a 36-37 week cesarean, frankly, I can sort of understand. But unless something is truly major (and why would he NOT have shared this with you in specifics?!?!) a cesarean at 34 weeks is frankly reckless.
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#6 of 20 Old 08-07-2008, 03:48 PM - Thread Starter
 
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His specific reasons were that he is concerned about "Acute TTTS" happening from 34 weeks to term. He mentioned that he had seen cases of babies that were perfectly healthy at 38 weeks only for Acute TTTS to suddenly develop before or during delivery and one or both of the babies die. For my last two births he was a very VBAC friendly doctor but his specific concern this time is primarily that of TTTS and also a bit that I've already had 3 ceasareans. His specific concern about TTTS is that the baby can develop it late from 34 weeks on (even during delivery) and one or both of the babies die whereas taken earlier the babies would be perfectly fine although pre-mature.

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#7 of 20 Old 08-07-2008, 04:05 PM - Thread Starter
 
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For anyone interested, here is a link listing the stories of women that this has happened to.

http://theofficialtwintotwintransfus...TS.html?page=2

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#8 of 20 Old 08-07-2008, 05:56 PM
 
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Does your previous c-s have anything to do with this?

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#9 of 20 Old 08-07-2008, 06:01 PM
 
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Having read that link:

1. One of the stories was about mono-mono twins, not mono-di twins.

2. Both the other stories were moms who seemed to also have issues with protein, pre-e, hellp syndrome, swelling, and unusual pain during pregnancy -- reasons that I'd immediately call my doc!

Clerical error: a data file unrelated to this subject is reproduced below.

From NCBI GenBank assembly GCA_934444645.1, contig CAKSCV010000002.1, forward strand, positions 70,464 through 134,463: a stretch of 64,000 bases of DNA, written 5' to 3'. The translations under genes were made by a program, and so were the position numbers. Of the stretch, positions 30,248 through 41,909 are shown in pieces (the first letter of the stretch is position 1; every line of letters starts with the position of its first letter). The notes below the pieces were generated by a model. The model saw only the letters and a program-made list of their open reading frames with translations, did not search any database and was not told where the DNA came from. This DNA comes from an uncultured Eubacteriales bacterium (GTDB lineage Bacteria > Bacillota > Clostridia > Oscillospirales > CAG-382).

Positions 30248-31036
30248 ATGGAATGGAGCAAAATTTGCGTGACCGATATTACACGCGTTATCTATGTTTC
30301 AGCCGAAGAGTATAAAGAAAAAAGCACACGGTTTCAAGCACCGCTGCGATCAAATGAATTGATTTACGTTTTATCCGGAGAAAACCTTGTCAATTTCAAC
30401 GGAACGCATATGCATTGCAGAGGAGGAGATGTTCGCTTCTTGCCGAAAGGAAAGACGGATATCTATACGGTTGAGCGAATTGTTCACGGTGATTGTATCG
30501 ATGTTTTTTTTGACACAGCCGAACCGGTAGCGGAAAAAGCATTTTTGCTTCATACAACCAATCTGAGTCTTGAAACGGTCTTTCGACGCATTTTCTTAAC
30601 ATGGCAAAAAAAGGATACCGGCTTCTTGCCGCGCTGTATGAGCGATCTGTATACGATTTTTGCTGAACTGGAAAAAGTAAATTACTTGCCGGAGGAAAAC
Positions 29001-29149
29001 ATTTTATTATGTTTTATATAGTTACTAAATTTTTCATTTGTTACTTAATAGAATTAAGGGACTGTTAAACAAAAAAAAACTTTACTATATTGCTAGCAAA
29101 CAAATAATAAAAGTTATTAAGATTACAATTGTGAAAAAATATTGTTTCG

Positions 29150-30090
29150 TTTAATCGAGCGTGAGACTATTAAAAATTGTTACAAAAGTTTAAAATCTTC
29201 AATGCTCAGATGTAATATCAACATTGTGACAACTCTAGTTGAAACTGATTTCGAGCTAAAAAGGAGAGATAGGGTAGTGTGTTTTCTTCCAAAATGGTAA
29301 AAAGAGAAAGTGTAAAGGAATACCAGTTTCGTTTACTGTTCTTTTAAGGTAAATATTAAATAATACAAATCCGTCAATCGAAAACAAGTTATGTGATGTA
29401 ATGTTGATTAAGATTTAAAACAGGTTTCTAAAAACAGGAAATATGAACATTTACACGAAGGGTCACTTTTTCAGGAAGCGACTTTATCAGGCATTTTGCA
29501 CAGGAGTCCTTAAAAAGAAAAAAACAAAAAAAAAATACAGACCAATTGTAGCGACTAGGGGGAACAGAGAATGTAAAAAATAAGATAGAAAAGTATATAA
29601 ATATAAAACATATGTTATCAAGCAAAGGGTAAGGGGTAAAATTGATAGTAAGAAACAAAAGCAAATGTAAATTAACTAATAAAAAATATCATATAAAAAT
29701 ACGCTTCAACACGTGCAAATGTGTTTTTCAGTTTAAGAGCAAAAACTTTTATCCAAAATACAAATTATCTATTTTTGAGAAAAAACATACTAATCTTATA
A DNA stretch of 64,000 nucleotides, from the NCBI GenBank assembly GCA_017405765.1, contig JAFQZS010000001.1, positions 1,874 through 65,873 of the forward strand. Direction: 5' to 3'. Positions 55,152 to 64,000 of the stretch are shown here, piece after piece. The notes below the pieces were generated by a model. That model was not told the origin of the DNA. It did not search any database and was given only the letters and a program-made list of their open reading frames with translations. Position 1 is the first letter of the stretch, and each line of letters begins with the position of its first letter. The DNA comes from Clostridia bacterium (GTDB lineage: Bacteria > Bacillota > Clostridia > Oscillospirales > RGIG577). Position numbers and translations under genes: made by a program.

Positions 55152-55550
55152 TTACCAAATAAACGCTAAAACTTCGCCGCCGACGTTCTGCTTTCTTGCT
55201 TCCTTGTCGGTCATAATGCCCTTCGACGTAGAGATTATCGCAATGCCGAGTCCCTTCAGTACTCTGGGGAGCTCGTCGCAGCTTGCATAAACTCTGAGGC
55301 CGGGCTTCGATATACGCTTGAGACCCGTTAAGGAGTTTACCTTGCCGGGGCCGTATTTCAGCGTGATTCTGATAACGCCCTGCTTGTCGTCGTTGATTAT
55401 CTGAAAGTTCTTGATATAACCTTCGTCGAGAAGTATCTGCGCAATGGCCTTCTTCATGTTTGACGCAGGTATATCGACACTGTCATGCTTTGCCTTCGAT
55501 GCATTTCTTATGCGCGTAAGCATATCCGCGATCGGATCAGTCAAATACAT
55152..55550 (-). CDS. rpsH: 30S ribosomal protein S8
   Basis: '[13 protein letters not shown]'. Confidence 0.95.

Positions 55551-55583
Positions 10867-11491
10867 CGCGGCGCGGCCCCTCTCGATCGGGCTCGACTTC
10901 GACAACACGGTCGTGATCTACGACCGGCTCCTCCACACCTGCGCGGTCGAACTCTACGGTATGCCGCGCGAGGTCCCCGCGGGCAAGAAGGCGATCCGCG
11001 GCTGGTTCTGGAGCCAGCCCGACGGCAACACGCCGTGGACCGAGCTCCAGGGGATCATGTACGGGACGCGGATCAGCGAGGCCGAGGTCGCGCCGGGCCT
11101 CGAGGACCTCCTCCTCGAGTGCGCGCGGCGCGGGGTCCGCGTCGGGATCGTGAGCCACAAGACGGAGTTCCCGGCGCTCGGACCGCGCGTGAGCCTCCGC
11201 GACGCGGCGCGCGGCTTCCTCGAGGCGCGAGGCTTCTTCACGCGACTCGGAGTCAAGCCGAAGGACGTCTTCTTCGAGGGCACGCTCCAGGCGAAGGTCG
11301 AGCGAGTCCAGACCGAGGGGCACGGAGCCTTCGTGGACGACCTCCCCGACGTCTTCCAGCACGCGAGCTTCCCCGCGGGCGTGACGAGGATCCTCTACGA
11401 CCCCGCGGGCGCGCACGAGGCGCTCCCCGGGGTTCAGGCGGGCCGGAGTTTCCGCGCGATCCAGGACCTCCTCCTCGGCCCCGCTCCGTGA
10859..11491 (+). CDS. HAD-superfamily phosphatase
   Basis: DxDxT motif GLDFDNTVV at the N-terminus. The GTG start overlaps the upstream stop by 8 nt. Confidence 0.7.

3. There are still so many unknown factors for acute TTTS.

4. I still don't see a case for a scheduled c-s between 34-36w.

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#10 of 20 Old 08-07-2008, 07:18 PM
 
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Quote:
Originally Posted by DoomaYula View Post
Having read that link:

1. One of the stories was about mono-mono twins, not mono-di twins.

2. Both the other stories were moms who seemed to also have issues with protein, pre-e, hellp syndrome, swelling, and unusual pain during pregnancy -- reasons that I'd immediately call my doc!

3. There are still so many unknown factors for acute TTTS.

4. I still don't see a case for a scheduled c-s between 34-36w.
After browsing that site, those are my exact thoughts. I have twins who were presumed to be mono-di in utero (though found to have fused placentas after birth). I have to agree that 34-36 weeks does seem reckless in the absence of other information about your pregnancy or babies' conditions that would guide you otherwise. How many weeks are you right now?

I will also say that, from everything I've read, acute TTTS is still extraordinarily rare, though the potential complications of being born between 34-36 weeks are well known. (My boys were born at 35w1d of their own design and still spent 10 days in the NICU). I find the odds of acute TTTS something I'd rather chance than take the knowns of prematurity. I wish you the best of luck in making an informed decision!

Cindi, mama to Hannah (7/04) :, Eli & Sam (6/06) :